We have as a nation, rationed the training numbers of nurses for decades. Now that Brexit means more are leaving than joining the profession, and we are obviously reluctant to accept more overseas staff, the crisis is on us, and the dissonances of the politicians, who want both Brexit and more Health Service staff are apparent. Export our elderly for their cancer and other care?
Dennis Campbell in The Guardian 19th February 2019 reports: Record numbers of NHS staff quitting due to long hours – Number of nurses leaving the service almost triples – at a time of more than 40,000 nursing vacancies
Today 19th May 2019 Andrew Gregory in the Sunday Times reports: SOS call for 1,500 cancer nurses – A shortage of specialist hospital staff is having a ‘devastating’ effect, including cancellation of life-saving chemotherapy
Cancer patients face “life-threatening” delays to treatment because of a shortage of specialist nurses.
Some are told on the morning of hospital appointments not to attend because there are not enough staff. Others have chemotherapy cancelled repeatedly.
The NHS has begun a global recruitment drive for tens of thousands of nurses, but the shortages are having a devastating impact, Britain’s most senior nurse and cancer charities say.
NHS providers needed 1,411 specialist cancer nurses in the six months to September 2018, an analysis by the Royal College of Nursing shows. That figure was up 16% on the 1,213 vacancies for the same six-month period the year before.
The statistics, from NHS Digital, count advertised posts. NHS Digital says they are likely to understate the shortage because one advert can be used to fill many vacancies and not all hospitals advertise on the NHS Jobs website.
Dame Donna Kinnair, chief executive and general secretary of the Royal College of Nursing, said: “Chemotherapy and radiotherapy are proven to save lives. Any delays in delivering them can be life-threatening, so the shortage of specialist cancer nurses across England we’ve uncovered means that patients’ lives are inevitably being put at risk.
“People with cancer are worried and distressed enough as it is. They know all too well the impact delays can have on their prognosis.”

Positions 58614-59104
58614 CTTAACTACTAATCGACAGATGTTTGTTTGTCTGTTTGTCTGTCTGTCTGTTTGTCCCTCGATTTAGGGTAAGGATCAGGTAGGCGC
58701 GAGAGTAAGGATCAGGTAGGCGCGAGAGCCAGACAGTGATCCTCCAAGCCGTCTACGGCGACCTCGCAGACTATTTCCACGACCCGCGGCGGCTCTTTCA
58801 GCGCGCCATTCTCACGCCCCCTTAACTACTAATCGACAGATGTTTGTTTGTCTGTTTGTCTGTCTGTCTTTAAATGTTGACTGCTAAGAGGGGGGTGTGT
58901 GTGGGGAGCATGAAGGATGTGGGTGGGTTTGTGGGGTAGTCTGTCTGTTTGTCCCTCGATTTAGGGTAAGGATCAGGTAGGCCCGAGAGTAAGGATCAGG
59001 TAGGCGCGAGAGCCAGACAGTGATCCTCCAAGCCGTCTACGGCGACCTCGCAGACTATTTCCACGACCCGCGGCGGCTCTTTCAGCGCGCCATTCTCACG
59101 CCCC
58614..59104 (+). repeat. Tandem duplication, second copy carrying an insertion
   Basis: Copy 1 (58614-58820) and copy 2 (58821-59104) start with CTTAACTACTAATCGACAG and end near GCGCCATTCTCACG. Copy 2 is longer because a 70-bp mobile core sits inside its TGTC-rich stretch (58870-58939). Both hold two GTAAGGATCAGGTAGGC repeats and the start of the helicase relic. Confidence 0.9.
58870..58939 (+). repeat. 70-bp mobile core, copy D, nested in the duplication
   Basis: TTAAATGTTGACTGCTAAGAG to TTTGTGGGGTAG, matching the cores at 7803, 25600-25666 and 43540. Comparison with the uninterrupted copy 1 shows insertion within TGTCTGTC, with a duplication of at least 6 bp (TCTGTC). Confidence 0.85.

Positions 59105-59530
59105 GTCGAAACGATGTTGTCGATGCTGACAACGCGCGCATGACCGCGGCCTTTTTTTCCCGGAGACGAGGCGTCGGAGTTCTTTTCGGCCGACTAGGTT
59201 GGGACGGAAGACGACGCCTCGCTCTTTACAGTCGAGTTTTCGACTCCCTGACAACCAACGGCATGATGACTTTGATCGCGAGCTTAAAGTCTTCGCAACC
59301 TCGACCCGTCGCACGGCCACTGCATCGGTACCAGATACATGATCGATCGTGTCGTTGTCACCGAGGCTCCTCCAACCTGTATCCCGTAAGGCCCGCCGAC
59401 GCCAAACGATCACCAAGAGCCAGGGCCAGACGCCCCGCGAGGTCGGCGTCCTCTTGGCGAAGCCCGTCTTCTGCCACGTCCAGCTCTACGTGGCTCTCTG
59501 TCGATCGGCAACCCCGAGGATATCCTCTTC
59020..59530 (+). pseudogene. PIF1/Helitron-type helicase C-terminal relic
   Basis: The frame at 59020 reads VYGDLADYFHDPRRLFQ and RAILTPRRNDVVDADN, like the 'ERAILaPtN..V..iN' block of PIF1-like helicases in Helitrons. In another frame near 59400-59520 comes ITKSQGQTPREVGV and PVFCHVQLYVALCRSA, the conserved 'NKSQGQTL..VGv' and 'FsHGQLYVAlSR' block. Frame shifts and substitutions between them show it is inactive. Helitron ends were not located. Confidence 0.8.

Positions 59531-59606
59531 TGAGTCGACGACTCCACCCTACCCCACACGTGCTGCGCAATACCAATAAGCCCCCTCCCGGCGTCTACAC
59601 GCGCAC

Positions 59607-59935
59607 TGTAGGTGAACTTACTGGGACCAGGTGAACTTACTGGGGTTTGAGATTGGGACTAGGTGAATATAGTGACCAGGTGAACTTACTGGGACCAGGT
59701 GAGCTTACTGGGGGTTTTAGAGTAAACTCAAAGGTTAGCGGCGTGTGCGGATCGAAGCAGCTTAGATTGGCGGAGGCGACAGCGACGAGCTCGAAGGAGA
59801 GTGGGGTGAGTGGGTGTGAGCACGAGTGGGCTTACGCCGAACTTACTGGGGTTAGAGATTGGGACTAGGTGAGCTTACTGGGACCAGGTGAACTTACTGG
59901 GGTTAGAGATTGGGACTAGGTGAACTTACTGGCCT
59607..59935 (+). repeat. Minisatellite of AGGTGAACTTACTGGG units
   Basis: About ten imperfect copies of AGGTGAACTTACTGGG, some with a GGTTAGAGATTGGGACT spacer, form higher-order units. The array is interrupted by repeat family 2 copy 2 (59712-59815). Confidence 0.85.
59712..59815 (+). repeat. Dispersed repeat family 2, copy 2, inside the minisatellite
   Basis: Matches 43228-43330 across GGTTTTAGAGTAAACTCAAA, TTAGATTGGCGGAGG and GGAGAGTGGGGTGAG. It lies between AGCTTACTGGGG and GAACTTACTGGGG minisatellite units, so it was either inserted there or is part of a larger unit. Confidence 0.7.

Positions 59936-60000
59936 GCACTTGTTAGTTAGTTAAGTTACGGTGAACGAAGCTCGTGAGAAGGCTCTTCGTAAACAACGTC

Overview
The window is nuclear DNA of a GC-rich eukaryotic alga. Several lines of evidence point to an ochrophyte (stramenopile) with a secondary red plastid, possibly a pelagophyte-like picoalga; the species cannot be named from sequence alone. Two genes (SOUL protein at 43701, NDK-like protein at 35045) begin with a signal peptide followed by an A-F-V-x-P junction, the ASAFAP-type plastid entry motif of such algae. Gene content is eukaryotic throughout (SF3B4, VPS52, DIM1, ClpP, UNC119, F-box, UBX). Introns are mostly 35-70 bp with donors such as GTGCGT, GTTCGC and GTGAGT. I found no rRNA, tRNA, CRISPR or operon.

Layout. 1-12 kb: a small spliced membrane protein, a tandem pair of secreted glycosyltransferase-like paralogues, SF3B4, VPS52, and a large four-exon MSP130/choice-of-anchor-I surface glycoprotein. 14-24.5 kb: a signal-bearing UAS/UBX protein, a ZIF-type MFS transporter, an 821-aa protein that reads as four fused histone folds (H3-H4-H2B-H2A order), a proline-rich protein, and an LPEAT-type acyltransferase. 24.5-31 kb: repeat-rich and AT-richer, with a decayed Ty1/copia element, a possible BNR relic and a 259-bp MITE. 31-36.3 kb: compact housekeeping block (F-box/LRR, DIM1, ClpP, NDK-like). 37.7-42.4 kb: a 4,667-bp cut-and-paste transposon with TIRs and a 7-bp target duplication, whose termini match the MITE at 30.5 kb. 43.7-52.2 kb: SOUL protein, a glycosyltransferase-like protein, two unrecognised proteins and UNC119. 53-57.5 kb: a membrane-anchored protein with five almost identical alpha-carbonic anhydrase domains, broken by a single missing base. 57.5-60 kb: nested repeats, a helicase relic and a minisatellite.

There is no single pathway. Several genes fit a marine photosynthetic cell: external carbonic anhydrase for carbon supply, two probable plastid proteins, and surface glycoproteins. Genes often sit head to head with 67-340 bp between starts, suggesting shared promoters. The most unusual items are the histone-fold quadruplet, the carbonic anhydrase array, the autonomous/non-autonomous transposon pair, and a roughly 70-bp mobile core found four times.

Kinnair will tell the college’s annual conference in Liverpool tomorrow that the shortage of specialist nurses is having a devastating impact on patients.
“What’s even more worrying is that the situation is only going to get worse, as the budget for nurses’ specialist training has been cut by over £100m in the past five years,” she said.
A lead cancer nurse at one of Britain’s 12 regional cancer centres, speaking on condition of anonymity, said: “Chemotherapy treatments are being postponed, cancer patients are waiting longer for pain relief and there is little or no time for communication with patients.
“The astounding thing is patients are so forgiving. Patients looking after each other is becoming increasingly common.”
The nurse added: “Most people are so gracious, but the fact is that if delayed by more than one or two days the treatment may not be effective.”
Rising numbers of cancer nurses who quit because of stress, burnout, a change of career or early retirement were worsening the shortage, experts said.
Lynda Thomas, chief executive of Macmillan Cancer Support, said the vacancy figures demonstrated “the significant crisis that now faces our cancer workforce”.
“We urgently need a government plan,” Thomas added. “This crisis needs a solution, and it needs one now.”
The Department of Health and Social Care said plans were in place to hire an extra 1,500 cancer staff but conceded this was across all medical professions — not just nurses — and in any case will not be achieved until 2021. It insisted: “Improving cancer care and reducing waits continues to be a priority for the NHS.”